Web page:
How do crews on ships at sea communicate?

Back in the 1960s, the United States and the United Kingdom dominated ocean traffic, and 80% of ships' crews were native English speakers.

By the end of 1970s, however, the situation had reversed, and today, 80% of ship's crews do not speak English as a first language.

What is the situation when a ship captain communicates with their crew, or with another vessel or with personnel ashore?

In order to avoid confusion, in 1983 a group of linguists and shipping experts created a new system of communication called Seaspeak.

English was chosen as the principle lexicon for Seaspeak because it was the most common language spoken on ships at that time, and, importantly, it was also the language of civil aviation. In 1988, the IMO made Seaspeak the official language of the seas.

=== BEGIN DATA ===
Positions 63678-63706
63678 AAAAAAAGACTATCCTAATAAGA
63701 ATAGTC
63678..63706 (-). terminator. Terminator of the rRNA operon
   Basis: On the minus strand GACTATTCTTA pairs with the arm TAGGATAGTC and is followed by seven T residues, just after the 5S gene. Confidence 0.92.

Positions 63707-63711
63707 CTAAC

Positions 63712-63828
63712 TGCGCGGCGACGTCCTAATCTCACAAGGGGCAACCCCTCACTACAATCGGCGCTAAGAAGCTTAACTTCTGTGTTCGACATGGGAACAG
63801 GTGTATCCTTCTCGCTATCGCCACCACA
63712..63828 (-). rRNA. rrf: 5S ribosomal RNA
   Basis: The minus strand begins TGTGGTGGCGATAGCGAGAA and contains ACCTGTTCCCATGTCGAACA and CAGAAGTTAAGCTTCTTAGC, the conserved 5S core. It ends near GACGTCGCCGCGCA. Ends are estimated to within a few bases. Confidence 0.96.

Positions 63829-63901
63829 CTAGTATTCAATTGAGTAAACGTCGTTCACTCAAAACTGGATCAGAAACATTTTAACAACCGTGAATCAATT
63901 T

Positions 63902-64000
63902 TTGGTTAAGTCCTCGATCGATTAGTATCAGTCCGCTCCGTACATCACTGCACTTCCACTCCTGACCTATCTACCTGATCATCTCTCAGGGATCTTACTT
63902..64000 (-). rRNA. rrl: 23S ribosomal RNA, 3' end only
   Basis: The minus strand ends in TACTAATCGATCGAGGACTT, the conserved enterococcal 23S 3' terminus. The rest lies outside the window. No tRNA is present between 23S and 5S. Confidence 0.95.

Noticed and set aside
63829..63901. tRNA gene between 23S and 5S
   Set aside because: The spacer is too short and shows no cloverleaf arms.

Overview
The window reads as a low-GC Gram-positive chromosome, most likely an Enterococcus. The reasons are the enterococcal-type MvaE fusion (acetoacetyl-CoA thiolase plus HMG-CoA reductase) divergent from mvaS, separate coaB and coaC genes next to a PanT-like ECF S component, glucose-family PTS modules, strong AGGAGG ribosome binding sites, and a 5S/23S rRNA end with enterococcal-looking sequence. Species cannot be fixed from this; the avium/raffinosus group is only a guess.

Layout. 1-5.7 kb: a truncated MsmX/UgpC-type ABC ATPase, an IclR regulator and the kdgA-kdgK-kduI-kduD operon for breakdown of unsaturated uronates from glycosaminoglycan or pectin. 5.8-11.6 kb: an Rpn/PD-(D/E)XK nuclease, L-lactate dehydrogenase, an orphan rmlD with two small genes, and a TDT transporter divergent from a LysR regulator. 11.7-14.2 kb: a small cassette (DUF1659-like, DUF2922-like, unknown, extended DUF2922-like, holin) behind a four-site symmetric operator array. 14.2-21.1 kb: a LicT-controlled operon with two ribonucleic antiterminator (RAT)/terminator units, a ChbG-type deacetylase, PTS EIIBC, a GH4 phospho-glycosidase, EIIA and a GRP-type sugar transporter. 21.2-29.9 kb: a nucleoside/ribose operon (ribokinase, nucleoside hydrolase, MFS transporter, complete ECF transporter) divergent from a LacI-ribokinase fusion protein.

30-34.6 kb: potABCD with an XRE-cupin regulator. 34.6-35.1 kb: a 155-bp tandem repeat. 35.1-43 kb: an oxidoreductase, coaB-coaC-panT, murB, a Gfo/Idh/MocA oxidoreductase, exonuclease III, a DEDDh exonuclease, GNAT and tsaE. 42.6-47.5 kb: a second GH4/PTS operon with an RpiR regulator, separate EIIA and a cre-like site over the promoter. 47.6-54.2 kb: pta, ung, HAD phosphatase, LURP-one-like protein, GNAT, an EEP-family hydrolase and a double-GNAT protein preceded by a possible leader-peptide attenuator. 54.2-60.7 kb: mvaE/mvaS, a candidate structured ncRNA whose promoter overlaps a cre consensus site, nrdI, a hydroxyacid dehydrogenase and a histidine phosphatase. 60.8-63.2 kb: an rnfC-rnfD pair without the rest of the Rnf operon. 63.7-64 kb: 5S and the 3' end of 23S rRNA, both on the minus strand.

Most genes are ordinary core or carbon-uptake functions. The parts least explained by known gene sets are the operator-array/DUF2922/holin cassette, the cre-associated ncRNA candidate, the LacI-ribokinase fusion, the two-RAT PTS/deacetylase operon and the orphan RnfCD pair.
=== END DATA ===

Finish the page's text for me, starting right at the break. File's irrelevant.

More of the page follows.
Seaspeak sets the rules on how to talk on a vessel's radio.

The number of words that ca be said is limited, in order to make sure that messages and conversations are short and clear.

Eight words, called message markers, precede each sentence. These words are:

  1. Advice;
  2. Answer;
  3. Information;
  4. Instruction;
  5. Intention;
  6. Question;
  7. Request;
  8. Warning.

An important rule of Seaspeak is that numbers made up of two or more digits are spoken in single digits. For example, the number 33 is spoken as "three three" and the time 9:33 a.m. is spoken as "zero nine three three."

Coordinated Universal Time—the primary time standard or international time scale by which the world regulates clocks and time—is always used at sea.